When pondering the exponential growth of business and technology over the past decade, one can easily imagine that power consumption would be a topic of conversation. When data centers began to grow and expand in popularity in the early 2000s, the rate of energy being consumed was startling. Greedy server equipment, grids, and network components digested billions of kilowatt hours, which was truly not a model that could be supported over the long term. Fortunately, a mixture of cloud computing and operational tactics have begun to change the energy landscape.
Traditional physical servers are waning in popularity now that cloud computing and colocated data center environments have become the norm. Through virtualization, resources are used much more effectively thanks to software layers, containers, and partitions. A physical server that would previously only have housed one application may now house dozens, hundreds, or thousands thanks to the transition to virtualization. This reduces the need to purchase and maintain actual hardware and greatly cuts the energy demand to run all of those devices.
Data Center Efficiency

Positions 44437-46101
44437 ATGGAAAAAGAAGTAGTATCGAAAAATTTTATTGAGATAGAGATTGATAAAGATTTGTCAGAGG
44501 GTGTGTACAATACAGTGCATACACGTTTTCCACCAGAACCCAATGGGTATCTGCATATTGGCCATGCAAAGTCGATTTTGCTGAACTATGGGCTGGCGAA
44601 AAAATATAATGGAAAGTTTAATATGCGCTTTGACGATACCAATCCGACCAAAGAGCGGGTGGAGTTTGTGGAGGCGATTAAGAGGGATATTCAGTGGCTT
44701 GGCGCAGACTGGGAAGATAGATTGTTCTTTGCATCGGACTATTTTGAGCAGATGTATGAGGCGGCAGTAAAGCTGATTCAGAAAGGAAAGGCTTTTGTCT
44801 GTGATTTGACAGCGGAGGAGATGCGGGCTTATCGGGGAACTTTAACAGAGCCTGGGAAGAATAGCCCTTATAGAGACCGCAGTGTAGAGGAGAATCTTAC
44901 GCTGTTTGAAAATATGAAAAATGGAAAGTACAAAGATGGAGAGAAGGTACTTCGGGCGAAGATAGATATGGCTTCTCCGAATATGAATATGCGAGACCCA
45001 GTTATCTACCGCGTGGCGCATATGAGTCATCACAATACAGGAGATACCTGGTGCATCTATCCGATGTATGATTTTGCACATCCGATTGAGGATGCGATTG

One trend in data center management is the shift to hyperscaled, or impressively large, colocated data centers. More efficient infrastructure, energy-wise construction concepts, and smart utility arrangements will help reduce the carbon footprint of these facilities and control energy consumption in the future. As time passes, old “energy vampire” equipment will be replaced with more efficient models or additional virtualized environments. The focus must remain on energy efficiency and intelligent operational practices while the demand for data center services increases.
Steadily rising numbers of companies are transitioning away from traditional computing environments that required extensive real estate, major investment in technical equipment, and substantial energy resources. Public and private cloud offerings have allowed organizations to grow and scale without needing to create rooms of hardware. These businesses have discovered that cloud can be a secure, highly flexible, and reliable way to store data and host applications. As everything from company contact information to disaster recovery programs and sales systems moves into the cloud, the traditional drain on energy resources will be minimal.
Energy usage will more than likely continue to increase over the next decades. However, smarter data center operations, devices, equipment, and strategies can help limit that increase to manageable levels. For more information on decreasing the need for energy resources in the organization, contact Copper State today.